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Chemistry, 2nd Edition provides a foundation for success by giving students a thorough grasp of the problem-solving skills needed to study chemistry. Veteran science teacher and professor Frank Cardulla's 36 episodes are valuable tools for struggling students, students looking to perform better, home-schooled students, or anyone interested in finally understanding this important science.

Chemistry, 2nd Edition is a series that is currently running and has 1 seasons (34 episodes). The series first aired on July 20, 2009.

Where do I stream Chemistry, 2nd Edition online? Chemistry, 2nd Edition is available for streaming on The Great Courses Signature Collection, both individual episodes and full seasons. You can also watch Chemistry, 2nd Edition on demand at Amazon Prime, Amazon, Kanopy online.

The Great Courses Signature Collection
1 Season, 34 Episodes
July 20, 2009
Documentary & Biography
Cast: Frank Cardulla
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Chemistry, 2nd Edition Full Episode Guide

  • In this final episode, tackle problems that require you to pull together all the knowledge you've acquired. Through these challenging problems, build confidence in your ability to unravel new problems and pursue more advanced levels of chemistry.

  • Your study of solubility equilibria continues with some advanced practice problems. Here, encounter the last major type of equilibrium problem. To solve these problems, revisit Le Chatelier's Principle and learn about some of the pitfalls to avoid when dealing with these kinds of equilibrium systems.

  • After learning about equilibrium systems, move on to a particular type of system: "solubility equlibria," or the equilibria found in saturated solutions of slightly soluble ionic solids. Explore this concept as you practice solving a variety of related problems.

  • Acid-base indicators, which change color when a solution switches from acid to base and back again, provide a striking demonstration of the transformation that occurs during titration. Learn how to use these indicators to determine the equivalence point of a titration, and examine what happens when you graph these reactions.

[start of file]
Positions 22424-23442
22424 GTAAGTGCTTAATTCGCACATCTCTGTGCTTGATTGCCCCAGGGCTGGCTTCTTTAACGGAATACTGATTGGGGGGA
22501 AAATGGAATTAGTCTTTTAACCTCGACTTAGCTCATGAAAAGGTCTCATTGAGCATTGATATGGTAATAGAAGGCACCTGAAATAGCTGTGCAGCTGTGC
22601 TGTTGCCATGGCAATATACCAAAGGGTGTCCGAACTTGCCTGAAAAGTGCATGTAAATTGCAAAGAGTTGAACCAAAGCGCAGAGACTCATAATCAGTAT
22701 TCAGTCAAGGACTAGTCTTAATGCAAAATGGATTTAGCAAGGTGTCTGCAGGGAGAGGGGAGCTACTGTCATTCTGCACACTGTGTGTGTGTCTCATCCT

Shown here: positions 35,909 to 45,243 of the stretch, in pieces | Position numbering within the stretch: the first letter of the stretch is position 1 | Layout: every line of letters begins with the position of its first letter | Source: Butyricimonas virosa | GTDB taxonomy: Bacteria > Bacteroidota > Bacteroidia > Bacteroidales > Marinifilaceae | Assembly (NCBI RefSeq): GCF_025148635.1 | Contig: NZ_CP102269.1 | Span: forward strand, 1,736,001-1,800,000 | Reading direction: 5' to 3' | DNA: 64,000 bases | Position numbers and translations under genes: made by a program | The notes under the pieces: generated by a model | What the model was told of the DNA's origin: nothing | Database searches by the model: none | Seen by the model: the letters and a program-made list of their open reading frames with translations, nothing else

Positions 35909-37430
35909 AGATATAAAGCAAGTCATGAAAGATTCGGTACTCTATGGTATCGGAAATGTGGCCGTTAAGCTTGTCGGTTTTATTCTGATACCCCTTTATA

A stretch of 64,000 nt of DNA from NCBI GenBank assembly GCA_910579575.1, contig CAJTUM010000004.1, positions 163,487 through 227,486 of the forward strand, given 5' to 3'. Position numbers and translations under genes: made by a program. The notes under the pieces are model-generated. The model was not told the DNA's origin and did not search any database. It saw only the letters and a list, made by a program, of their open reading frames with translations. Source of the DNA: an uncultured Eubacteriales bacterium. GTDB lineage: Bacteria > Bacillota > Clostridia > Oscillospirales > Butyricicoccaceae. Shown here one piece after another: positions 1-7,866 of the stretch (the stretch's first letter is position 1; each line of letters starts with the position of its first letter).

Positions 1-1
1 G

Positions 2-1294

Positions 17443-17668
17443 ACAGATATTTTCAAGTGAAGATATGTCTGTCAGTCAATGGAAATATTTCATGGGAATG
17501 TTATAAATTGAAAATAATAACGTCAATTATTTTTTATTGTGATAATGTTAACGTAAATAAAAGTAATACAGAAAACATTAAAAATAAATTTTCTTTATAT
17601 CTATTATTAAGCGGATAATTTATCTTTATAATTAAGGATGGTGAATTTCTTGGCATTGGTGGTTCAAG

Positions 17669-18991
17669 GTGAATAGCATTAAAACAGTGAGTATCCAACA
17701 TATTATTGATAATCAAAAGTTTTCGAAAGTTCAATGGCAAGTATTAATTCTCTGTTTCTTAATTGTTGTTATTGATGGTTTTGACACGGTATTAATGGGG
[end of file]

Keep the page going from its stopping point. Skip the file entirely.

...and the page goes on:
• Here, you'll explore "neutralization": the idea that if you add a base to an acid, it will tend to destroy the properties of the acid, and vice versa. You'll also examine this reaction through demonstration of a laboratory procedure called titration.

  • Look at weak acids and bases, compounds that are only slightly ionized in water-based solutions. Learn how to solve the "classic" weak acid problem and apply the same approach to weak base problems.

  • Gain a deeper understanding of acids, bases, and pH by working several sample problems. These exercises help clarify the difference between strong and weak acids and bases and between the idea of a "strong" concentration versus a "strong" acid or base.

  • Return to the topic of pH and learn about how pH relates to two kinds of compounds: acids and bases. Through an introductory problem, explore the relationship of various ions within these compounds.

  • After examining how different substances may behave when dissolved in water, learn about the self-ionization of water and use this knowledge to solve problems. The episode ends with a brief introduction to the pH of solutions.

  • Having established a basic understanding of Le Chatelier's Principle, explore how this principle plays out in a variety of situations in which an equilibrium system is changed.

  • Before you can solve equilibrium problems, you need to understand what happens to an equilibrium system when conditions are changed. Learn about a fundamental idea, Le Chatelier's Principle, which lays the groundwork for a broader understanding of equilibrium.

  • Your examination of the equilibrium constant continues in this episode. Learn exactly what the numerical value for an equilibrium constant tells and doesn't tell you about an equilibrium system.

  • By tracking and graphing a hypothetical reaction as it approaches a state of equilibrium, gain a deeper understanding of the essential characteristics of equilibrium systems. Then, you're introduced to the single most important expression used to solve equilibrium problems: the equilibrium constant.

  • Continue your study of chemical reactions by examining an important new concept: the equilibrium system. Start by looking carefully at the difference between reactions that "go to completion" and those that are "reversible."